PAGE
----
Cartier and America

I am so happy I was able to see the Cartier exhibit at the Legion of Honor before it was gone, because it was AMAZING! Wow, Cartier’s craftsmanship and design is flawless. I was overwhelmed. Being surrounded by such beautiful, luxurious, and sparkling jewels was quite thrilling. Thank you Auntie J for the free pass!

The most outstanding pieces to me were the necklaces commissioned by Maria Félix, the famous actress of the golden age of Mexican cinema.

Her first necklace was a serpent design, which included a 41.37 carat, D-flawless Ashoka diamond. I had never heard of one of these diamonds. The diamond is named after the Buddhist warrior-emperor Ashoka Maurya. It was mined in the Golconda region of southern India. Due to its unique cut and exceptional beauty, it has attained legendary status! The serpent was made out of platinum and white gold, and encrusted with 178.21 carats of diamonds- 2,473 diamonds total! Cartier’s impeccable craftsmanship allowed for hinge movements throughout the entire necklace. It is said that it has the slithery feel and weight of a real snake of that size. The underside is also enameled to allow comfort for the wearer. Comfort and beauty? What? This guy was incredible.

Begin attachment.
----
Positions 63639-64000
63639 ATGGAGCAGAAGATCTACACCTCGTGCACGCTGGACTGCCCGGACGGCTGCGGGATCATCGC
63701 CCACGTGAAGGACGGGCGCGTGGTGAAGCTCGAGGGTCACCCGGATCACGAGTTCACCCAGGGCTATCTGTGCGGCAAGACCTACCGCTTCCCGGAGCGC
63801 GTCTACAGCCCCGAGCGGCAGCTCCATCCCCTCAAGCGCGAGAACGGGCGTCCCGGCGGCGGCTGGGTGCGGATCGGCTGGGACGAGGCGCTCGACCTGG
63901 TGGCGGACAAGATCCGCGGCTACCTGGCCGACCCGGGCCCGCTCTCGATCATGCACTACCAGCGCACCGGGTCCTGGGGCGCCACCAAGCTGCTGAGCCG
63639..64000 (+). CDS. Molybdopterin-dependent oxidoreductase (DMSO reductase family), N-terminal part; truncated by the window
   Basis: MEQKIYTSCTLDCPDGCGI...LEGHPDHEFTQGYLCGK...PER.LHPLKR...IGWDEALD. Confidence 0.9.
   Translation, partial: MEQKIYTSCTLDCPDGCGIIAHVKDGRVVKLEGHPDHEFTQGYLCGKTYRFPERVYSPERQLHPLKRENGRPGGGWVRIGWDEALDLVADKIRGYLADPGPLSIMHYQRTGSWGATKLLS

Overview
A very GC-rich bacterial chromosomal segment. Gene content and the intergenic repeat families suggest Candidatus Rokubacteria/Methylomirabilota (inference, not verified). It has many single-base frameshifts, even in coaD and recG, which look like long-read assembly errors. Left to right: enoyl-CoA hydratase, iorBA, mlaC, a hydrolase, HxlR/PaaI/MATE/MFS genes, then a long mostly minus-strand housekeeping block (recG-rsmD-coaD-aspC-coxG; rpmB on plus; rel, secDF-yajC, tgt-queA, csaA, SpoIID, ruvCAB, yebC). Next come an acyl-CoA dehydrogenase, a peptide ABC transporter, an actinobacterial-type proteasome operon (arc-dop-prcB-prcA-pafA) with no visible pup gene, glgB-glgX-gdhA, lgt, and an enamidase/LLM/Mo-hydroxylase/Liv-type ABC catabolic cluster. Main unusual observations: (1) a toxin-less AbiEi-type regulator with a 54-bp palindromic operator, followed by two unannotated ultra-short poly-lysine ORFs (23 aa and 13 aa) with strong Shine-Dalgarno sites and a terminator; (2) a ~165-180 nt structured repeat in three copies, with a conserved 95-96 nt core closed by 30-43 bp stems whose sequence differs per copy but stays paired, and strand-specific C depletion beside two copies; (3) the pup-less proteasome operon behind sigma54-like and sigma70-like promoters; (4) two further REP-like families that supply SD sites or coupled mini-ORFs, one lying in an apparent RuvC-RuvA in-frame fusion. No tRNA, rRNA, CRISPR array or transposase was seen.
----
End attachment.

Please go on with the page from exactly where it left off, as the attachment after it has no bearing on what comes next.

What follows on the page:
The other famous design commissioned by Maria Félix was a double crocodile necklace. She brought a baby crocodile in a jar to Cartier, asking to have a necklace made just like the crocodile (actual size too). The resulting design was that of two crocodiles, which could be worn together to create a necklace, or separate to be two bracelets. The bodies of the crocodiles contain 524.9 grams of gold and are set with 1,023 fancy yellow diamonds and 1,060 circular cut emeralds.

These baby crocodiles make me want to watch the movie Romancing the Stone!

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